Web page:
Accxel interview: ‘We can’t just train people, we need to inspire them’

Tim Clark dons his hard hat to visit a construction training centre that its founders hope will capture the hearts and minds of the next generation

I think I’ve crashed my mini-digger. It’s beeping and vibrating, though it might be because I exited the cab without turning the engine off. In short, I’m probably fired, and the Health and Safety Executive is going to have a field day. Or I would be if this was a real site.

I am, in fact, in an air-conditioned room escaping the UK’s July heatwave by having a go at a construction simulator. Behind me, the co-founders of the facility are soaking up my poor attempts at being a plant operator by occasionally breaking into fits of laughter. The simulation is one of several programmes used on courses at Accxel, a Gloucestershire training centre established by two local sisters.

Construction News visits the Forest of Dean facility to find out how Accxel’s training differs from the norm and about its ambitious plans for capturing the next generation of workers.

Tim Clark

Natalie King and Nicola Bird say the initial spur to set up Accxel came from the frustration of being unable to find adequately trained workers for the family business, KM Bell, an £80m contractor founded by their grandfather, which operates across Wales and the South West from its base in Cinderford, Gloucestershire.

Bird, Accxel’s founder and managing director, notes that construction can be “cliquey” in nature, making it more of a challenge to get workers into a classroom.

“People get into construction because they often know somebody who can give them a job. If you tell them [construction workers] to go to college or university, they often won’t go – they feel completely intimidated. But, because this is for construction by construction people, they feel much more like they belong here. We have [a] range of ages from 22 to 60, and some haven’t been in a classroom since they left school.”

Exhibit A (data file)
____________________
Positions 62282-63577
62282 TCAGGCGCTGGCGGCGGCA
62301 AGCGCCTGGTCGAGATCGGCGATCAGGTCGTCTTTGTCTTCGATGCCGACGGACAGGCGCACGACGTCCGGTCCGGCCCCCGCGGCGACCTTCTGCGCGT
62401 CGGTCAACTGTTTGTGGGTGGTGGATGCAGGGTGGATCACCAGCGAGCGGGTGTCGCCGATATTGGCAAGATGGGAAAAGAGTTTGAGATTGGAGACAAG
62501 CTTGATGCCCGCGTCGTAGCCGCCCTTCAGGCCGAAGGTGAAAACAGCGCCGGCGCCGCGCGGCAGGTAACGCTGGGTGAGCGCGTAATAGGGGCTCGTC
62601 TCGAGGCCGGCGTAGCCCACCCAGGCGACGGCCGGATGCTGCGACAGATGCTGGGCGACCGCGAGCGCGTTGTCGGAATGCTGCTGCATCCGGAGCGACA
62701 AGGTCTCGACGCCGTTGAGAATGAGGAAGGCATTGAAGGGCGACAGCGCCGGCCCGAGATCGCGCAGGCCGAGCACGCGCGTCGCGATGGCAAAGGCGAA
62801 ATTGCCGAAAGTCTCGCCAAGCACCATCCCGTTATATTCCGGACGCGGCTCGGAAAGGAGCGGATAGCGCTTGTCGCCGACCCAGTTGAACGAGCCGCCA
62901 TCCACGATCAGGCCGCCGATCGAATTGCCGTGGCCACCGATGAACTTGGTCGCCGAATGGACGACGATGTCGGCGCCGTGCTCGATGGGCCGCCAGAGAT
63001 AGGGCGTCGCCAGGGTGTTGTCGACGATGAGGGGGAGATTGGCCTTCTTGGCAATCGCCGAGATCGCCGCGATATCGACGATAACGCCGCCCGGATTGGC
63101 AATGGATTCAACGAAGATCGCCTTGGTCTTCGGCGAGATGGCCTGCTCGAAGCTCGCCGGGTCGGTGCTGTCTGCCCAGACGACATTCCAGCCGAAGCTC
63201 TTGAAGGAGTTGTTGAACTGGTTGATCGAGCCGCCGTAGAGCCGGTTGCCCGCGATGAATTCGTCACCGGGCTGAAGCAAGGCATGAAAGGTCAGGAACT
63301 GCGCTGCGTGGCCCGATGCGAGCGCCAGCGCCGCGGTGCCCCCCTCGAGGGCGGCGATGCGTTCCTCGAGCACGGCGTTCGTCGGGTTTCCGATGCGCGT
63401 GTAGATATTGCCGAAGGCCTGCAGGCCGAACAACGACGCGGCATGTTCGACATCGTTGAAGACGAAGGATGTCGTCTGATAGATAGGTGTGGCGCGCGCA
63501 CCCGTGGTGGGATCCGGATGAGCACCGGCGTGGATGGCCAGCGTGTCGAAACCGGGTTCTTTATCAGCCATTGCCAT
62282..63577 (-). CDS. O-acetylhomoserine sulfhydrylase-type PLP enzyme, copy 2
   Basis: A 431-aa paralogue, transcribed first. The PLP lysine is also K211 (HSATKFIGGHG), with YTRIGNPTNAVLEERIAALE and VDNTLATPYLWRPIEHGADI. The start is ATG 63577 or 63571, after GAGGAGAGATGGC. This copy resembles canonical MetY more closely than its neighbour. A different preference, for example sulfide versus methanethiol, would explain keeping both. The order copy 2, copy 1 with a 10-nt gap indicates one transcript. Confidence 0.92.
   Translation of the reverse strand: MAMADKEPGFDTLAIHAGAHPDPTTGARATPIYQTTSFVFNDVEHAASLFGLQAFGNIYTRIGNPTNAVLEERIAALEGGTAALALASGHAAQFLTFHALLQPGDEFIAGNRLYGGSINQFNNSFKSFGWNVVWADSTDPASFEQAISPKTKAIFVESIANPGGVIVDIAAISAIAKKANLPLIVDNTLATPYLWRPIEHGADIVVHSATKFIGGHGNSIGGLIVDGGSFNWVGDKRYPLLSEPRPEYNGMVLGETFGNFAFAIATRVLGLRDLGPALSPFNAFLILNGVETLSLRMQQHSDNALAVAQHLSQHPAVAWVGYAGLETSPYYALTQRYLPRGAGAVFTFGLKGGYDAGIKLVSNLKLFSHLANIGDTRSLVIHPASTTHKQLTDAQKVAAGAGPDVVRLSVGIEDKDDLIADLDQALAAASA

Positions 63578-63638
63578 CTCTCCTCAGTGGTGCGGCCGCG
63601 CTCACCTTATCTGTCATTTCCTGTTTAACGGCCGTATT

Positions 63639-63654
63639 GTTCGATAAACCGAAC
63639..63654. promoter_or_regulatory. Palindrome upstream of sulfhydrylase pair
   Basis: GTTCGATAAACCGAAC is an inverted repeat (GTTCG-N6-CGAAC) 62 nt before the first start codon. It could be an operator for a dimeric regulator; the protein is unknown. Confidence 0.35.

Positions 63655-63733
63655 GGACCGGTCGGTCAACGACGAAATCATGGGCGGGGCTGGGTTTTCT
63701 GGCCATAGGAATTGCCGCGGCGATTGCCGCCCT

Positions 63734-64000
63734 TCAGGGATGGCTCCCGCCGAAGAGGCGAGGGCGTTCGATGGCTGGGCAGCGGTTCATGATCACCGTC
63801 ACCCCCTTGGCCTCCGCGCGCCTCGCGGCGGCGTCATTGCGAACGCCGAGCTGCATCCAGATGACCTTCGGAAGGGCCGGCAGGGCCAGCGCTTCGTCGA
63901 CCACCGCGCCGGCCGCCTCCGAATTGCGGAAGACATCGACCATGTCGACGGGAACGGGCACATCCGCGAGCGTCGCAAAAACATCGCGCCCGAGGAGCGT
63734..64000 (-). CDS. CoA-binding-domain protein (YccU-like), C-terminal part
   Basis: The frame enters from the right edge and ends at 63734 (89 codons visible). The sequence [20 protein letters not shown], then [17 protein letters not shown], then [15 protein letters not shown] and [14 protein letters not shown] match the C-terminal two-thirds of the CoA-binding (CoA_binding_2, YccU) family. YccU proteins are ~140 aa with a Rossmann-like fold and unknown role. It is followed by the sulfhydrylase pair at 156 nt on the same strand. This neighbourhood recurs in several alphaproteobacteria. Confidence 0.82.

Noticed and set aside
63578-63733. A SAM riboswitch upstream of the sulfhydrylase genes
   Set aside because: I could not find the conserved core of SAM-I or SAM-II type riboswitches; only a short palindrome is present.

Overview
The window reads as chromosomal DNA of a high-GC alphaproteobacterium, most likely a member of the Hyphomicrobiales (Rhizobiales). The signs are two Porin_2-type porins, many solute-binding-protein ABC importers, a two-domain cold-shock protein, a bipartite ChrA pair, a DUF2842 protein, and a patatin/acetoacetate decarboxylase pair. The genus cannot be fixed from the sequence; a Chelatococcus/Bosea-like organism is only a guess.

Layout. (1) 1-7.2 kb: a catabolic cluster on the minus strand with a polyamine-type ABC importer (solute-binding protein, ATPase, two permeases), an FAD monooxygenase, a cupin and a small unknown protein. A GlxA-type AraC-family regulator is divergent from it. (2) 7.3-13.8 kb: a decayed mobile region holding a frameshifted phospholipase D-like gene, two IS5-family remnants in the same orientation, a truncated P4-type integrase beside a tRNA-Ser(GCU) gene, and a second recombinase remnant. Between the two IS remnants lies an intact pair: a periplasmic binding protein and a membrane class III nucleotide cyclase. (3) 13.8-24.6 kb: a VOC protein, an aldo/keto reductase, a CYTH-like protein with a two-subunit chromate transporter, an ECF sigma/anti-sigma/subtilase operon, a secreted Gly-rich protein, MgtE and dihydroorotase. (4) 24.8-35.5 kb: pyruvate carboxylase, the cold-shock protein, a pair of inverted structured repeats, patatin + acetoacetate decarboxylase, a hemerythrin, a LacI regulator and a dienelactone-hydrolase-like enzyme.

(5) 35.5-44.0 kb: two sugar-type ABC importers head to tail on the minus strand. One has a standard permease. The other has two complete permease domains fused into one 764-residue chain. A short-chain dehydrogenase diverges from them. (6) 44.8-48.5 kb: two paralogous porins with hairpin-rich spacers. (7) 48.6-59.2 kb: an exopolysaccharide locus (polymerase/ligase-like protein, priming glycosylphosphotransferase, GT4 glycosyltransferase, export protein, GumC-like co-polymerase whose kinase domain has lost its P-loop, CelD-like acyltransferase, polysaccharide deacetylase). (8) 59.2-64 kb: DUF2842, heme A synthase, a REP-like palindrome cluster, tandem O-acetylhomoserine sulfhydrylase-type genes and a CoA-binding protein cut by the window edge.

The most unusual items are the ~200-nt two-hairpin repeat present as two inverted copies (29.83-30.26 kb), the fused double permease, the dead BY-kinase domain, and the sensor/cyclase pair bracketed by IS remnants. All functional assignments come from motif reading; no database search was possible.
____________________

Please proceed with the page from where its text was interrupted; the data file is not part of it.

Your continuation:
Bringing in contractors

Accxel aims to overhaul the way training is conducted by bringing in contractors. Apprentices who sign up are matched with an employer and should have a job to go to when they qualify.

King, Accxel’s growth and partnership director, says: “People who come out of FE [further education] college or get their one-day Construction Skills Certification Scheme card are not industry-ready. This was about putting a marker in the ground and saying ‘we are going to change the face of construction’.

“All apprentices that come have guaranteed employment ready when they leave. We take the recruitment headache away from the employer. And, for people who want to come into the construction industry, it opens doors.”

“All apprentices that come have guaranteed employment ready when they leave. We take the recruitment headache away from the employer”

Natalie King, Accxel

Having initially trained as a beautician in Cardiff, Bird had spent four years at the family construction business when she saw there was a patch of land adjacent to KM Bell’s main office lying vacant. She devised a groundwork training programme in 2017, and with two temporary offices, one at that site in Cinderford and the other in Cardiff, some 23 apprentices started training in 2018. In January 2020, 15 trainees qualified.

This course served as a precursor to subsequent training offered by the company, which was launched fully in 2020. Its next raft of apprentices is due to start in September, while another cohort is halfway through a training programme that involves obtaining an NVQ. Bird continues to work for Bell, as safety and business development director.

King, who trained initially as a barrister, left the legal profession to work as a land manager for Kier Living, rising up the ranks of the contractor’s former housing arm before joining her sister at Accxel. Five years and a pandemic later, Accxel has moved from the two temporary office buildings into a £3m training centre. The company aims to train up to 2,000 people per year on a range of construction courses.